Craig Whitlock covers the Pentagon and national security for The Washington Post.
Twenty years ago this summer, a revolution in aviation began inauspiciously on a runway in El Mirage, Calif. An insect-shaped aircraft, which may or may not have been named after an Arnold Schwarzenegger movie, performed miserably on its maiden flight — staying aloft for barely 14 seconds, just two seconds longer than Orville Wright managed at Kitty Hawk in 1903. The results, however, were good enough for the Pentagon. The military had signed a contract to buy 10 of the experimental reconnaissance aircraft and wanted to rush them to the Balkans. Known as the Predator, it stood out for one thing it didn’t have or need: a pilot on board.
The Predator drone was ugly, slow and unreliable. Despite those drawbacks, the aircraft quickly exceeded expectations; within a decade, it had transformed the very nature of warfare and spawned a lucrative new defense industry. Today, the Pentagon has 10,000 drones of varying types, from the size of a child’s toy to that of a Boeing 757. Compared with newer models, the Predator has become technologically outdated. The Air Force plans to phase it out by 2018. But it remains an iconic warplane, one that has enabled the U.S. government to hunt down al-Qaeda leaders and other enemies of the state by remote control. Critics see it more darkly, as a weapon that the United States has wielded to assassinate people without accountability.
The unlikely circumstances that led to the birth of the Predator are narrated in fresh and authoritative detail by Richard Whittle, a longtime military journalist and former defense correspondent for the Dallas Morning News. Whittle spent five years cultivating access to insiders from the Defense Department and General Atomics, the Predator’s publicity-averse manufacturer. His reporting in “Predator” is methodical and credible, no small feat given the lid of silence that the Air Force, the CIA, the Obama administration and General Atomics have welded onto their drone operations, even the trivial parts.
I’ve covered secretive military drone programs for years, and I’ve always wondered how the Predator was tagged with such a fearsome name. Other early-model drones sounded non-threatening, almost comical: the Gnat, the Albatross and the Lightning Bug. When the Predator was invented, it was envisioned solely as a harmless spy plane — a new way to conduct surveillance with high-tech cameras. The idea of turning it into a killer drone by arming it with Hellfire missiles didn’t emerge until several years later. So why the menacing name?
According to Whittle, one General Atomics executive wanted to call a prototype the Birdie, because “birdies go cheep, cheep, cheep” and affordability was its selling point (price back then: $1.5 million apiece — the equivalent of a rounding error in the Pentagon budget). Another General Atomics official, retired Navy Adm. Thomas Cassidy, nixed Birdie in favor of Predator. In an interview with Whittle, Cassidy was cagey about why. But he insisted it was only a coincidence that he dreamed up the name at the same time that Hollywood released a Schwarzenegger flick titled “Predator,” featuring a bloodthirsty extraterrestrial monster. Regardless, the name stuck.
Early versions of the drone looked as if they had been cobbled together in somebody’s garage — which, according to Whittle, was pretty much the case. The aircraft was powered by a four-cylinder engine that had the same horsepower as an old VW Beetle and flew only slightly faster. “As aircraft go, the new Predator’s name was the sexiest thing about it,” he writes.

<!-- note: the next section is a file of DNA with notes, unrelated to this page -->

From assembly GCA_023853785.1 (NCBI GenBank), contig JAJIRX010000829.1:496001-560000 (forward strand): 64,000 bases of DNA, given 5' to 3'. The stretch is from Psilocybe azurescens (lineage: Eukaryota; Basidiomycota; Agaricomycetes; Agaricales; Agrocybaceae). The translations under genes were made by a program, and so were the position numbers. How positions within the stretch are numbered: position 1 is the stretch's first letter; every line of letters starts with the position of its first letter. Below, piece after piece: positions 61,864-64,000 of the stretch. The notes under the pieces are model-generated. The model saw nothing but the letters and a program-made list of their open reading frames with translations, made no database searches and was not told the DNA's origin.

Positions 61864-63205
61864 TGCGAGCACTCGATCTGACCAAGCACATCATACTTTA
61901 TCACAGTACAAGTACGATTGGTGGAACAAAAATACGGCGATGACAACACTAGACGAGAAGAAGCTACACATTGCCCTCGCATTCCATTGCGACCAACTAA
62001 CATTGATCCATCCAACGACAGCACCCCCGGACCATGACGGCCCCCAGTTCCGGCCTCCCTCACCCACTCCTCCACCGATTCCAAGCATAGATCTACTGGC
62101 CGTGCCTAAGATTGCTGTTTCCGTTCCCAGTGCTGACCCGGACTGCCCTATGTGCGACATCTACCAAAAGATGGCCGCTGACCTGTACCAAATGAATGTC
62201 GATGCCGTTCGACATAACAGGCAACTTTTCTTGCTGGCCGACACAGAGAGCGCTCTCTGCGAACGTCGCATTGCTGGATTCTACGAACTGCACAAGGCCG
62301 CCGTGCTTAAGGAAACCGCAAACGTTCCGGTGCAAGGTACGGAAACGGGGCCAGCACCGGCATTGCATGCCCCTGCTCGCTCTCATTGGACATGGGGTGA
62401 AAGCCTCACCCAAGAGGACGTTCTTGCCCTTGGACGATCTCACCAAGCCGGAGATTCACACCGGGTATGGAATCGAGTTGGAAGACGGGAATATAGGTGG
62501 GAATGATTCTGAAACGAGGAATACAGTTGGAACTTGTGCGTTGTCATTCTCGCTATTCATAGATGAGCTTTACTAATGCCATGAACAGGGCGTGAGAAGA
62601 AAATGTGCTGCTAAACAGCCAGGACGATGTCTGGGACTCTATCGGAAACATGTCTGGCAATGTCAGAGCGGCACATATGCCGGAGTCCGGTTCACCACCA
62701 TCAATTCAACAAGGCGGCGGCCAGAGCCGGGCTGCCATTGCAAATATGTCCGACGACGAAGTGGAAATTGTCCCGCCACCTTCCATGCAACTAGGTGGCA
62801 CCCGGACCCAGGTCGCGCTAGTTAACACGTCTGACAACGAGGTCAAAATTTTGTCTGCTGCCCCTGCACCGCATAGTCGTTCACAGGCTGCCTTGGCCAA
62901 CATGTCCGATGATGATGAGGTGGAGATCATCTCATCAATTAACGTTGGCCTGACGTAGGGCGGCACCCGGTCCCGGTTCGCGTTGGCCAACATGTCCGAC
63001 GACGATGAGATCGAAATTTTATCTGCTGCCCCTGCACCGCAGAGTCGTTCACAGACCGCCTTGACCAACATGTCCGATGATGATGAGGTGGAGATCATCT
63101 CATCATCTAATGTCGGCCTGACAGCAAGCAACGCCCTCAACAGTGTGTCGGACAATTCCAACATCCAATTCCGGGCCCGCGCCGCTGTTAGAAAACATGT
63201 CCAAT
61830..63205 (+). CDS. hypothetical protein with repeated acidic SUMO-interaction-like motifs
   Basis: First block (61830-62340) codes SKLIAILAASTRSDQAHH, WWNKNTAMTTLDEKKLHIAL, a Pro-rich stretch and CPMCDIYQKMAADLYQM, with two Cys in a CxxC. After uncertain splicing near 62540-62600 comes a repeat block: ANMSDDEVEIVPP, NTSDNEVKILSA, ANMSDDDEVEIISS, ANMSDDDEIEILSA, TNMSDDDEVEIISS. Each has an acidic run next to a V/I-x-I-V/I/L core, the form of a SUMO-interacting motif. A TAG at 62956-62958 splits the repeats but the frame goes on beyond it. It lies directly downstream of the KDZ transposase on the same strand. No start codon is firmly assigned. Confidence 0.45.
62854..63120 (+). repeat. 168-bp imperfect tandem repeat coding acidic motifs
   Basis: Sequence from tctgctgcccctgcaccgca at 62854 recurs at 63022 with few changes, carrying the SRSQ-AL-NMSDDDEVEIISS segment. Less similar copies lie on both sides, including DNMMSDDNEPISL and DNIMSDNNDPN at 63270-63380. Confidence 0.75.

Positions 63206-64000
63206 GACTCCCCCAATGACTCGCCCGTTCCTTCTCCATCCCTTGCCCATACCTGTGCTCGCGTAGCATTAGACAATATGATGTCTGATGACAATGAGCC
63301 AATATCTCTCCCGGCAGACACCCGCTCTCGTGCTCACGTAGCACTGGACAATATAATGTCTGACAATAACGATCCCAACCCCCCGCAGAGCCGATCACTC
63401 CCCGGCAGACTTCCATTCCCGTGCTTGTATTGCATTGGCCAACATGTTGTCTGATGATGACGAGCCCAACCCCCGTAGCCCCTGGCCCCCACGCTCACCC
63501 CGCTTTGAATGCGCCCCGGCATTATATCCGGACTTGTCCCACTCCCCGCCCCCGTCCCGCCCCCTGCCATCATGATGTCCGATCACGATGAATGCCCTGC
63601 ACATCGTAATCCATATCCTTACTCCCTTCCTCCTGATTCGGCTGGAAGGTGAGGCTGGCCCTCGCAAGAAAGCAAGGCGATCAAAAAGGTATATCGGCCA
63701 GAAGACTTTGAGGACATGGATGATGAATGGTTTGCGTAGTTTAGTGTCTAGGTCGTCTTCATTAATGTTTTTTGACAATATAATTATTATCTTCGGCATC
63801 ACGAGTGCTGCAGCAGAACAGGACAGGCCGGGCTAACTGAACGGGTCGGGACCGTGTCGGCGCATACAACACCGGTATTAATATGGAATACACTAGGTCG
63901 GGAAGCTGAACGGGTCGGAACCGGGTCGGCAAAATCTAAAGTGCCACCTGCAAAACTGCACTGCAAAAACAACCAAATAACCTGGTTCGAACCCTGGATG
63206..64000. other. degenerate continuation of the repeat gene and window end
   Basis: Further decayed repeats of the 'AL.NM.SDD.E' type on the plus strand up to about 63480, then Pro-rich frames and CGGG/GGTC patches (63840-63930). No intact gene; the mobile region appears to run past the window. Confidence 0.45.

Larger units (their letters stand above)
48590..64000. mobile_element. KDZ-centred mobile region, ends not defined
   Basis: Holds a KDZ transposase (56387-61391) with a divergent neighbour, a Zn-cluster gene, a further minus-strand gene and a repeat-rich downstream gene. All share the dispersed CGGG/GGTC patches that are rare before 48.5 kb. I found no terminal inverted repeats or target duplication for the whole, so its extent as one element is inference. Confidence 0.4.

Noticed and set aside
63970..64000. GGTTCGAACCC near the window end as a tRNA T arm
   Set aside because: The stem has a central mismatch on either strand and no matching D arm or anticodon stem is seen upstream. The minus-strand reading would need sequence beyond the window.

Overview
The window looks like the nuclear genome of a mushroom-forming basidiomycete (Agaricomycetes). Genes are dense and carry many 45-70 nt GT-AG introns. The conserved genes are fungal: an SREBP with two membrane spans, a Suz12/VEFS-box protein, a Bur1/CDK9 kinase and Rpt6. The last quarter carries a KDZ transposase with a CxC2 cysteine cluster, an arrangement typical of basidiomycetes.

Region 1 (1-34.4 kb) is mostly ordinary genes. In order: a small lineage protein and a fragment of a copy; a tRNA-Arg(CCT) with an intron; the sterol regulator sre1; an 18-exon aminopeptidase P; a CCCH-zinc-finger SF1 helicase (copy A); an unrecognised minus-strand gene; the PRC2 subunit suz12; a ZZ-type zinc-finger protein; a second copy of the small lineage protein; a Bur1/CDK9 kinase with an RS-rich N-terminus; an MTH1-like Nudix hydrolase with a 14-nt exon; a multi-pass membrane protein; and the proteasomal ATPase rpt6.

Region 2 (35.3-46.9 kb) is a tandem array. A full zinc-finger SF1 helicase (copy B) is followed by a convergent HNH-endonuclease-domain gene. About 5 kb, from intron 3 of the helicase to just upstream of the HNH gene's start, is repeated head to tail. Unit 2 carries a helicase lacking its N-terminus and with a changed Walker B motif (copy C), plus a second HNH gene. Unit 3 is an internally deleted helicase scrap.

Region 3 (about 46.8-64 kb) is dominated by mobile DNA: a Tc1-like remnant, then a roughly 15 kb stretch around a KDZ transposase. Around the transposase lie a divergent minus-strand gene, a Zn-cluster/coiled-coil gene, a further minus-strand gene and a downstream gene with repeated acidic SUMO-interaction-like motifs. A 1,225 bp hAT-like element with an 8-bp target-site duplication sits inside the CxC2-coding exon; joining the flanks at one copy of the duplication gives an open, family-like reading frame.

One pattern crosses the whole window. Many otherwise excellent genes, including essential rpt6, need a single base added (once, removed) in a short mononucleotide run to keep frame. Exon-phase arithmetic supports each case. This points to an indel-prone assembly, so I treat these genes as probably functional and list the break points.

In a harbinger of problems to come, the drone had trouble staying in the air. Its first combat deployment came in July 1995, when the Air Force packed three Predators into crates and shipped them to an old communist military base in Albania to spy on Serb forces in the Balkans. Within a month, the Serbs had shot down one Predator, and a second had crashed into a mountain after its engine conked out. The drone’s performance record gradually improved, but from a safety and reliability standpoint, it was a flawed aircraft. According to a recent Washington Post investigation, nearly half of all Predators bought by the Air Force since then have been involved in major aviation accidents.
Whittle’s best material appears in the final chapters, when he delivers action-packed details about how the CIA and the Pentagon used armed Predators to hunt for al-Qaeda leaders immediately after 9/11. Based on interviews with numerous participants, he describes how the CIA operated the Predators from a remote-control ground station disguised as a double-wide construction trailer outside headquarters in Langley. A joint CIA-Air Force team thought it had Taliban boss Mohammad Omar in its sights in Kandahar, Afghanistan, but interference from a muddled chain of command screwed up the mission. Redemption came a few weeks later when the Predator team helped track down al-Qaeda’s military chief, Muhammad Atef, in Kabul and he was apparently killed in a missile attack.
Much of the book, however, dwells on bureaucratic rivalries and the sausage-making of defense acquisition. While such issues may have preoccupied the military officers, spies and contractors who gave us the Predator, Whittle has less to say about some more-profound questions that drones pose. Is it ethical to fight a war by remote control, with uniformed Air Force pilots blowing up targets on the other side of the world from their safe, air-conditioned work stations? And what happens when the Pentagon inevitably invents a flying robot that can decide on its own, without a human at the controls, to launch a Hellfire missile?
Craig Whitlock is covers the Pentagon and national security for The Washington Post.
The Secret Origins
of the Drone Revolution
By Richard Whittle
Henry Holt. 353 pp. $30